An intimate study of the friendship and creative dialogue between two artists, offering an in-depth understanding of their work and the upheavals of 1960s New York
Although much human action serves as proof that irrational behavior is remarkably common, certain forms of irrationality--most notably, incontinent action and self-deception--pose such difficult theoretical problems that philosophers have rejected them as logically or psychologically impossible. Here, Mele shows that, and how, incontinent action and self-deception are indeed possible. Drawing upon recent experimental work in the psychology of action and inference, he advances naturalized explanations of akratic action and self-deception while resolving the paradoxes around which the philosophical literature revolves. In addition, he defends an account of self-control, argues that "strict" akratic action is an insurmountable obstacle for traditional belief-desire models of action-explanation, and explains how a considerably modified model accommodates action of this sort.
Despite the many attempts to disentangle the relationship between morality and emotion, as is clear from the myriad of approaches that try to understand the nature and importance of their connection, the extent of this synergy remains rather controversial. The multidisciplinary framework of the present volume was specifically designed to challenge self-containing disciplinary views, encouraging a more integrative analysis that covers various methodological angles and theoretical perspectives. Contributions include discussions on the interrelation between moral philosophy, emotion and identity, namely the clash between grand ethical theories and the practicality of human life; philosophical considerations on akrasia or the so called weakness of will, and the factors behind it; anthropological reflections on empathy and prosocial behavior; accounts from artificial intelligence and evolutionary game theory; and literary and artistic dissections of emotional responses to the representational power of fiction and the image. The inclusion of chapters from varied scientific backgrounds substantially enriches this debate and shows that several core questions, such as the ones related to identity and to the way we perceive the other and ourselves, are transversal. It is therefore valuable and pressing to further explore these common threads, and to encourage disciplinary dialogues across both traditional and emerging fields to help shed new light on the puzzling and fascinating ways in which morality and emotion are mutually imbricated.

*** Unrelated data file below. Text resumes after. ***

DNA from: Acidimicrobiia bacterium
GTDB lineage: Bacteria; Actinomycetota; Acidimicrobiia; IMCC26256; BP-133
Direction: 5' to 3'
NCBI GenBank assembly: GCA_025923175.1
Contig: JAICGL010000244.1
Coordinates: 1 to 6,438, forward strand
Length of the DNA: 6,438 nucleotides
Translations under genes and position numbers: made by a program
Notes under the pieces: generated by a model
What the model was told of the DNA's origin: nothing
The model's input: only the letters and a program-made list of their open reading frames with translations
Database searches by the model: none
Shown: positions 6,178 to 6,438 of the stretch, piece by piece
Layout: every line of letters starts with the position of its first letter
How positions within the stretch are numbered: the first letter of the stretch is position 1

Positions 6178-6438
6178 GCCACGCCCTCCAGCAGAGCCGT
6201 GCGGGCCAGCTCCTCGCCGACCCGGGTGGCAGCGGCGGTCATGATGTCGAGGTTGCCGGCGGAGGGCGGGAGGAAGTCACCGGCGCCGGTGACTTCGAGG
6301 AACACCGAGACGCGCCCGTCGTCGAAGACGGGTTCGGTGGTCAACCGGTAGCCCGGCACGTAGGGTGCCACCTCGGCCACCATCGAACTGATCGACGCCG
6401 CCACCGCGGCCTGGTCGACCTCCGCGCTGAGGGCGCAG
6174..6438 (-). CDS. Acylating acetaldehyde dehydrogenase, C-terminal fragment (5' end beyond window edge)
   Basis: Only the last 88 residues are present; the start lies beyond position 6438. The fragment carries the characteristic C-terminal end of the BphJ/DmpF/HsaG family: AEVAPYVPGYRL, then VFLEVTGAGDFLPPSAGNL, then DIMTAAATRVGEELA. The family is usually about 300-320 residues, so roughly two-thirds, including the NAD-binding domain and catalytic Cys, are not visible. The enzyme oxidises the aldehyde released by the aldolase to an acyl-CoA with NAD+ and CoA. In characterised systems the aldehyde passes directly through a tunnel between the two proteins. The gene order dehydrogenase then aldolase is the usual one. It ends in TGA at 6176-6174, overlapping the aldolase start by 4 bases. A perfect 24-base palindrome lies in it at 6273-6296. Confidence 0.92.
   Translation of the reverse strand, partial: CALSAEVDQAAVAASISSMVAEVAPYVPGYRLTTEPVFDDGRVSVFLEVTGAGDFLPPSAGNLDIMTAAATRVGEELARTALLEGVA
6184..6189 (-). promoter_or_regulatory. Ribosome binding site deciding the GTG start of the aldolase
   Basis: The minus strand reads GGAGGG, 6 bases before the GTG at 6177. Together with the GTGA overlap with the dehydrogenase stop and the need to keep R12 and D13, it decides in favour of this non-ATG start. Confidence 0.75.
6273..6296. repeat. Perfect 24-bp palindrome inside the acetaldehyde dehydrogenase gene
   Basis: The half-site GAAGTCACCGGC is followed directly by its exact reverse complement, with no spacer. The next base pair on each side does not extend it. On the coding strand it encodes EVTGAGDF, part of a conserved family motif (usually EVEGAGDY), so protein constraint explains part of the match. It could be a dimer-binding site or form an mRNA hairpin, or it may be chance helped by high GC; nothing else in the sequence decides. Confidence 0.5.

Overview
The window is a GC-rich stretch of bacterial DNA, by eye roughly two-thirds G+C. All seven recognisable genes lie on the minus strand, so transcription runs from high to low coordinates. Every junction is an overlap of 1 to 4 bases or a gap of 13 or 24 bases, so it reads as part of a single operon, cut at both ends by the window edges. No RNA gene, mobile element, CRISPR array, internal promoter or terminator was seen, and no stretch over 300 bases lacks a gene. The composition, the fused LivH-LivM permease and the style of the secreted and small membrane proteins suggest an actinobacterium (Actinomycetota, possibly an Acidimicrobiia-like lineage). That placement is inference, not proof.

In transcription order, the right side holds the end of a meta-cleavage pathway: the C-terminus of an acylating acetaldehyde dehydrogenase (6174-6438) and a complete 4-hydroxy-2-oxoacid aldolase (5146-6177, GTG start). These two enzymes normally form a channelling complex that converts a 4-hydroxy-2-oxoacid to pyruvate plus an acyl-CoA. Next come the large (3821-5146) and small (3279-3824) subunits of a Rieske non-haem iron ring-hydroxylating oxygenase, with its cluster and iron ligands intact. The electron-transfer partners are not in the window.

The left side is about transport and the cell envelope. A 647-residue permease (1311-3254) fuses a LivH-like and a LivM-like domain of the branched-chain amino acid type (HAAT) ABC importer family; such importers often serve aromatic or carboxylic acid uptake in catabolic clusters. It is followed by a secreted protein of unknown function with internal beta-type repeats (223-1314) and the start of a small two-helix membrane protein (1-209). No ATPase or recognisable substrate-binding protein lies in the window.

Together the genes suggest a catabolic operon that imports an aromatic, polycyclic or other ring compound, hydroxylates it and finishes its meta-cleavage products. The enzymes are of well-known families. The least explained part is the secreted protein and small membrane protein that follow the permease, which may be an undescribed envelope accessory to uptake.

A clear, comprehensive, and cutting-edge introduction to the field of information privacy law. Features: Extensive coverage of FTC privacy enforcement, HIPAA and HHS enforcement, standing in privacy lawsuits, among other topics. Four new chapters, including chapters devoted exclusively to data security, national security, employment privacy, and education privacy. The latest cases including those involving Hulu, Apple, Google, Snapchat, and others.New section on government surveillance and freedom to explore ideas. Extensive coverage of NSA, the Snowden revelations, and the ensuing litigation. Statutes and regulations now covered through compact summaries of the statutes/regulations with exposition interspersed with notes and questions or cases. This approach makes complicated laws like HIPAA and FCRA more engaging and easier to teach.
Philosophical theories of emotions, and to an extent some theories of scientific psychology, represent attempts to capture the essence of emotions basically as they are conceived in common sense psychology. Although there are problems, the success of explanations of our behavior in terms of believes, desires and emotions creates a presumption that, at some level of abstraction, they reflect important elements in our psychological nature. It is incumbent on a theory of emotions to provide an account of two salient facts about emotions as conceived in common sense psychology. As intentional states, emotions have representational and rational properties: emotions represent states of affairs; and they are rationally related to other mental representations, figure in rational explanations of behavior, and are open to rational assessment. Emotions also have a close relationship to a range of non-intentional phenomena: in typical cases, emotions involve physiological changes, usually associated with the activation of the autonomic nervous system, which are proprioceptively experienced; and they often involve behavioral tendencies, as well.